Saturday August 9, 2014
Did you know that when we checked into Horta this week, we were the 1,000th boat to pass through? They decided to throw a party in our honor, Semana do Mar, or Sea Week. Eight days of celebrating just for lil’ ol’ Serenipity’s crossing. No, I’m just playing. Yes, there is something called Sea Week, and yes, it did happen to be going on when we got here, but it was no way in honor of us. (Although we truly were the 1,000th boat of the year….so the man at the marina told me.)
The tradition of Sea Week began back in 1975 geared towards yachtman, but is now a big tourist draw between all the Azorean islands and even folks from the mainland. It is always held between the first and second Sundays of August, which is great news for us because we thought it was soley the first weekend of August and that we’d just missed it. Luckily that was not the case, and even after we pulled in after our multiple weeks at sea after leaving Bermuda, things were in full swing, current American music blasting from speakers lining the street as we covered the mainsail and began throwing out fenders. Let’s just hope that everyone was already tipsy enough that they didn’t notice our dock line debacle as we were just hundreds of feet from the marina office.
I am just a little bit disappointed that we weren’t here to experience the whole thing, because the open ceremonies sound pretty cool. Here’s a little description taken from The Azores Islands Blog. Following the official opening of the event, a Mass is celebrated in the chapel of Our Lady of Guia, on top of the hill of the same name and the image is then transported by boats in the Nautical Procession, passing through Porto Pim Beach, entering the Horta Harbour and disembarking in the Santa Cruz quay. The image is then carried in procession to the Church of Angústias under the alert gaze of the people with houses along the route, who exhibit their valuable mattresses out of the windows of the upper floors. Sounds pretty cool, right?
There was still plenty to keep us entertained though, even though we’d arrived half way through the celebrations. Most of our interest was focused on the nightly events, although all the nautical competitions are held during the day. This includes a full list of things ranging from the typical yacht races (Regattas of the Channel; of the Mermaids; of the Former Participants; and of the Horta trophy) down to things like a Horta to Porto Pim canoe race, swimming across the harbor competition, and even water polo. I um, may not have researched these awesome sounding events until they were already over. Ooops. Now you can see why we were focused on the evening activities.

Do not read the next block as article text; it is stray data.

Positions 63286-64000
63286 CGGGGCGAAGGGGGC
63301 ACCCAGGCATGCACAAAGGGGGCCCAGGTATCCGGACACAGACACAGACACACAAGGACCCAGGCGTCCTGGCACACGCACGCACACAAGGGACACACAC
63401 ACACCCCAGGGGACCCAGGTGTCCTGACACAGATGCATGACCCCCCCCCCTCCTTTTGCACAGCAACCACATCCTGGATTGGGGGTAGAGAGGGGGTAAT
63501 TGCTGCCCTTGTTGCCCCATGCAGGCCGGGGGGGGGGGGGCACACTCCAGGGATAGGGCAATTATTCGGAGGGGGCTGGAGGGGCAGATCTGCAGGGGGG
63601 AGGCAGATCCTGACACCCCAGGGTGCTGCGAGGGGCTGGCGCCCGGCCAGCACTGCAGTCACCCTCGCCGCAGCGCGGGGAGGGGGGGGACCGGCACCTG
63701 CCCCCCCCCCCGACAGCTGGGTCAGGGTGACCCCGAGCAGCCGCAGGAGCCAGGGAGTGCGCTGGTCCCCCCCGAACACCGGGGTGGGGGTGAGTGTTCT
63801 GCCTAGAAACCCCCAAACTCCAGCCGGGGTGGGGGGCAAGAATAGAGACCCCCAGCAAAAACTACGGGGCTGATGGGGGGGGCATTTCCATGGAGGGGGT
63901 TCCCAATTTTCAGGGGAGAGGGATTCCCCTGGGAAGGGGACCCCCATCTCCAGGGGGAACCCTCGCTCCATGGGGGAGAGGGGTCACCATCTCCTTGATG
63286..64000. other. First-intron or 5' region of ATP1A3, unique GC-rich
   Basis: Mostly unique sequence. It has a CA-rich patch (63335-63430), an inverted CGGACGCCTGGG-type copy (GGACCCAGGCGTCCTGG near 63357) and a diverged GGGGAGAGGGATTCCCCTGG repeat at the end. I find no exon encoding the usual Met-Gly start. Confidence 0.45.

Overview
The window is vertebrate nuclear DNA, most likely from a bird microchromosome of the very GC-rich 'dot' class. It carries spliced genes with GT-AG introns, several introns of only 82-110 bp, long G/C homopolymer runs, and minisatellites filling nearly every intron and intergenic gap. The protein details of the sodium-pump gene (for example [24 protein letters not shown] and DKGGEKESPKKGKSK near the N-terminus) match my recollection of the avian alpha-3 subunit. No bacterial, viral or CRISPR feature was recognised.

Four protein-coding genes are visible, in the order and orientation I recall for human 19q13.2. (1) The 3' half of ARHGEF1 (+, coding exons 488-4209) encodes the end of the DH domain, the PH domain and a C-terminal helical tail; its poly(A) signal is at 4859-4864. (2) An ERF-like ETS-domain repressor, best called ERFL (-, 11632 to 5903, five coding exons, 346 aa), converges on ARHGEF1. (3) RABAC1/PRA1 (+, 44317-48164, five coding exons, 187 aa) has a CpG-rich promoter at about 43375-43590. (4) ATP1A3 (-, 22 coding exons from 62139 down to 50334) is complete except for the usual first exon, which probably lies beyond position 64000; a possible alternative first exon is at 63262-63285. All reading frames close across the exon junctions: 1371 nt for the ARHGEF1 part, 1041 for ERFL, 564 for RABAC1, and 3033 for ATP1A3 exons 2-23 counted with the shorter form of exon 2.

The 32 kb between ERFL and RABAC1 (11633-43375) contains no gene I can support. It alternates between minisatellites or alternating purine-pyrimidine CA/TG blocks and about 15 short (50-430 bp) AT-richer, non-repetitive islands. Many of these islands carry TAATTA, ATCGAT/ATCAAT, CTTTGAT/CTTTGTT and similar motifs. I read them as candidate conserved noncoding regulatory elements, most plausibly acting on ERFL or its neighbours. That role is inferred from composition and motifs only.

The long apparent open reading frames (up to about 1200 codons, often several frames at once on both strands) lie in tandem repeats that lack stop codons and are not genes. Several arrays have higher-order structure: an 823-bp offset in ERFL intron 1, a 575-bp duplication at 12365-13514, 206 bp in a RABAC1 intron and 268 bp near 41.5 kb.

Each night so far we’ve wandered out, still on East Coast time, which seems to be perfect because it fits perfectly into European lifestyles. Music groups start at at the big stage around 10 pm, and last until 3 in the morning. Even little kids are wandering the streets with their parents until well after midnight.
During these nights we break up our time between watching shows of traditional music and dance at the little park situated across from the marina, browsing the crafts sold by locals and gypsies, although honestly, half of it looks like the $1 junk made in China and breaks after three uses. Loooots of cheap plastic toys for kids. There are also tables set up with jewelry and knickknacks made from whale bones and other stones and jems. Then we’ll usually grab a 1€ sangria and sit on the sea wall, doing a bit of people watching until something starts on the main stage, or we find ourselves in bed a little too early because we still haven’t gotten over our exhaustion of 29 days of sleeping in 4 hour shifts.
Last night though, the best thing in the world happened. Not only had we met up with two other young cruisers to wander around with, always fun to hang out with people around our age, but after milling around the large stage and listening to a band that I think is popular in mainland Portugal, they brought a DJ up on stage to start playing electronic music for the rest of the night. We l-o-v-e electronic music. We’ve been listening to DJ Tiesto since he first came on the scene over a decade ago. One of the best parts of being in Miami was getting an electronic station on the radio, something that is very hard to do, and we’re normally left trying to download new music through A State of Trance.
Breaking to the front of the crowd, we literally rushed the gate as we began jumping up and down and pumping our hands in the air. Being outside, a light rainy mist fell on us and caught the lights that pulsed out through the crowds. It was honestly like a scene out of a music video, and possibly one that we looked ten years too old to be a part of. Behind us I’m sure the adolescent crowd wondered what these old people were doing, but we couldn’t have cared less. At least we weren’t as bad as the guy next to us. Late 30′s, semi bald, bearded face, wearing glasses and a skin tight leotard and doing the robot. Does seeing that mean that we’ve officially arrived in Europe?